President Barack Obama has taken a 6-point lead in the crucial swing state of Florida while GOP challenger Mitt Romney has a 2-point edge in North Carolina, a state Obama won in 2008, two new JZ Analytics Polls show.
The Florida online poll of 600 likely voters, taken Aug. 15-17, shows Obama ahead 47 to 41 percent. The president’s position is helped by a 51 percent to 39 percent lead among women and a strong showing with younger voters and Hispanics. Romney does better with those over 65 and with whites. When Libertarian Party and former New Mexico Gov. Gary Johnson is added to the poll, Obama's lead grows to 46 percent to 39 percent.
In North Carolina, Romney leads 45 to 43 percent, with a big lead among men, whites, and older voters.
"If Obama holds his lead in Florida, then Romney has serious problems,” JZ pollster John Zogby said. “Thus far, in the Real Clear Politics Electoral College count, Obama has sufficient leads to count 239 electoral votes and Romney has 191; 270 are needed to win. An Obama win in Florida would put him within three votes of a win, thus Romney would have to run the table.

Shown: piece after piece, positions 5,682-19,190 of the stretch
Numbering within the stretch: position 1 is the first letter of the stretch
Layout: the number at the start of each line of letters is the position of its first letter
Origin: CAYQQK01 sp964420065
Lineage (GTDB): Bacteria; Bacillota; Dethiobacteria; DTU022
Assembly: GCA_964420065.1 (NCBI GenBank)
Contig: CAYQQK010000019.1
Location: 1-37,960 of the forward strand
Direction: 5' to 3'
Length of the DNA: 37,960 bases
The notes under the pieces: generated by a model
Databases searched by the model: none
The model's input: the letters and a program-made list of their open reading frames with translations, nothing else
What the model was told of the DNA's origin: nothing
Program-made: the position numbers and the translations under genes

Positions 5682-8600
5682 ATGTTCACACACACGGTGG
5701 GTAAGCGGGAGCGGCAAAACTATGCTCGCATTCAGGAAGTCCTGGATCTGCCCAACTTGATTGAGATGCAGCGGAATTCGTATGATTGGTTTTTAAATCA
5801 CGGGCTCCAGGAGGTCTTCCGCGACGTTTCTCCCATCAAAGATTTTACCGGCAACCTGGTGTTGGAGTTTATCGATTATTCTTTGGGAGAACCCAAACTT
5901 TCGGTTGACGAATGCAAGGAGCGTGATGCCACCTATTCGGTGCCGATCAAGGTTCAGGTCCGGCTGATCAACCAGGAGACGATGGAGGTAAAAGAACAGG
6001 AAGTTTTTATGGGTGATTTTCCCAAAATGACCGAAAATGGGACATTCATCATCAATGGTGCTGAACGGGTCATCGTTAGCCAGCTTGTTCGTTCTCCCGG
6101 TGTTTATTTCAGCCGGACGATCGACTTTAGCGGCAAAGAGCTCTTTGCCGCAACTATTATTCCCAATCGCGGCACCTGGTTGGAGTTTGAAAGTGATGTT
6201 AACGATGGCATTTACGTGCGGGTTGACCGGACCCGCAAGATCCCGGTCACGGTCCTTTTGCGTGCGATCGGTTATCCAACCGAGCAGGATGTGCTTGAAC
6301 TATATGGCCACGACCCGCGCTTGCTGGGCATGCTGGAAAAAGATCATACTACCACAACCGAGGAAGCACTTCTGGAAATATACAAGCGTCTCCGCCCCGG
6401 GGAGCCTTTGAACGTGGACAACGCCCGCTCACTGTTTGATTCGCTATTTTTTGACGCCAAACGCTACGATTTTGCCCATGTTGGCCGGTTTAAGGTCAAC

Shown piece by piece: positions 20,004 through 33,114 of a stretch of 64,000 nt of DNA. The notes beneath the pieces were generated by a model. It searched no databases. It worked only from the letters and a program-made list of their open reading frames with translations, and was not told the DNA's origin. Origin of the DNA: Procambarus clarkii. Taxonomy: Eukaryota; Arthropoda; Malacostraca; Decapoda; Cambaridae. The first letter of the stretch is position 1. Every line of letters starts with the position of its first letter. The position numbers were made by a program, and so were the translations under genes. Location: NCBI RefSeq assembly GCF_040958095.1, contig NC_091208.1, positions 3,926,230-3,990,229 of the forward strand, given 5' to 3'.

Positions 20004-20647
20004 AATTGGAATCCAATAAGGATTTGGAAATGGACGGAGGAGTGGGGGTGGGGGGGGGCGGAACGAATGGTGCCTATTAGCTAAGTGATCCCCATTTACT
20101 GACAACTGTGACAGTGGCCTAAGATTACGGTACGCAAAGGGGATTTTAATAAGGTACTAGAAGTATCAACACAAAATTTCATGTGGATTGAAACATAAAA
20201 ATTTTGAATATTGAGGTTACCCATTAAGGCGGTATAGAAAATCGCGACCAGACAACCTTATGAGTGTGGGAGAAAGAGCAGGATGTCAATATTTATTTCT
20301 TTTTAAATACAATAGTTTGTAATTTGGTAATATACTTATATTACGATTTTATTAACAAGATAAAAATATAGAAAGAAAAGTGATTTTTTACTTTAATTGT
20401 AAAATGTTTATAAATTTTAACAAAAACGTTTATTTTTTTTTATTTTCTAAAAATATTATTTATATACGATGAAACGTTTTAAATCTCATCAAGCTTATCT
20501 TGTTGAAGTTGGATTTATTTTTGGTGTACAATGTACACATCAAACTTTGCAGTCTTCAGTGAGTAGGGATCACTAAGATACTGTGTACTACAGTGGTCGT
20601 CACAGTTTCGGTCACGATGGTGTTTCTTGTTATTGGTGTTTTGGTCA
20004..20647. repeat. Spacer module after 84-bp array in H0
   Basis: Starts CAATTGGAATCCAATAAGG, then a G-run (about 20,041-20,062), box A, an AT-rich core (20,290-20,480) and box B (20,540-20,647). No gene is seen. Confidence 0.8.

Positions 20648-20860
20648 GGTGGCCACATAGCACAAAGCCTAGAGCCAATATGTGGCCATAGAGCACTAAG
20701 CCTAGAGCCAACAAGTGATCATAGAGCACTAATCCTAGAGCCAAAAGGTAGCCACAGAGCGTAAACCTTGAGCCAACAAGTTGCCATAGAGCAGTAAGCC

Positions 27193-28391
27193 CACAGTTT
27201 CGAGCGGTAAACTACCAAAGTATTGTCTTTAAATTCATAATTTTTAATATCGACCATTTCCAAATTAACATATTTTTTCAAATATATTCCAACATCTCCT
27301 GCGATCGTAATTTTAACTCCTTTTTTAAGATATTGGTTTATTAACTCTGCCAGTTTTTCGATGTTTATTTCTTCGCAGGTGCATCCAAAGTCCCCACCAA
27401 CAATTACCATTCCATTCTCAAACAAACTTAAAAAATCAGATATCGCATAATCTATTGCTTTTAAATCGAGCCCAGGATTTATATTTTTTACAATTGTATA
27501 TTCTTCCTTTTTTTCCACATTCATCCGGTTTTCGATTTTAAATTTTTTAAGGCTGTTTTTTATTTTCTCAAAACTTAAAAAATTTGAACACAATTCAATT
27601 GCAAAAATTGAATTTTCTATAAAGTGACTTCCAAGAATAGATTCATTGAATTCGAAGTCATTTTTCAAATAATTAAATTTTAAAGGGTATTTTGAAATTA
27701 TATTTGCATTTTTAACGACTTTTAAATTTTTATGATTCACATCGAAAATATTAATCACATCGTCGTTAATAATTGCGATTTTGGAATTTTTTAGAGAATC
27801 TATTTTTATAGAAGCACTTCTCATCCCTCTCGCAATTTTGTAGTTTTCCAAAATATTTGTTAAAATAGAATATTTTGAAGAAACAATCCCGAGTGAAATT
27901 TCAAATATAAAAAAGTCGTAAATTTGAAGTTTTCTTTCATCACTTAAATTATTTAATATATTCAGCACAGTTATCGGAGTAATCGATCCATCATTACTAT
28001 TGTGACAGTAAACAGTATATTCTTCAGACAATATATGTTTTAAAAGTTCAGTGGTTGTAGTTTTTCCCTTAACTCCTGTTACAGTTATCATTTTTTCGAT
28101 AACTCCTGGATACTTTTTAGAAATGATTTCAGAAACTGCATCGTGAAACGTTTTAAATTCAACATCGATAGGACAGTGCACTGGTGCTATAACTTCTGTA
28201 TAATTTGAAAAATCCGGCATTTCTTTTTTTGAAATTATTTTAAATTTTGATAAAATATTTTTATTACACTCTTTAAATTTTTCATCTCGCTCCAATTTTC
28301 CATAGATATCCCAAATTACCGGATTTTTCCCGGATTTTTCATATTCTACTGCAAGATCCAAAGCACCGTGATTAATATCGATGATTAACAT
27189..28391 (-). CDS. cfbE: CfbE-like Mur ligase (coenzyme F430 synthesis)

“Not a lock yet at all, but Obama's leads in South Florida and among Hispanics puts him in good shape. Romney's choice of Paul Ryan as a running mate is not hurting him among older voters, but watch the attacks on Ryan's [now Romney's] budget and Medicare cuts get vicious. Romney's lead in North Carolina takes a state away from Obama and could be a bellwether for Virginia, which Obama also won in 2008. With Gary Johnson in the race, Obama gets 43 percent to Romney's 42 percent. Johnson's 3 percent looms pretty large. Something to watch."
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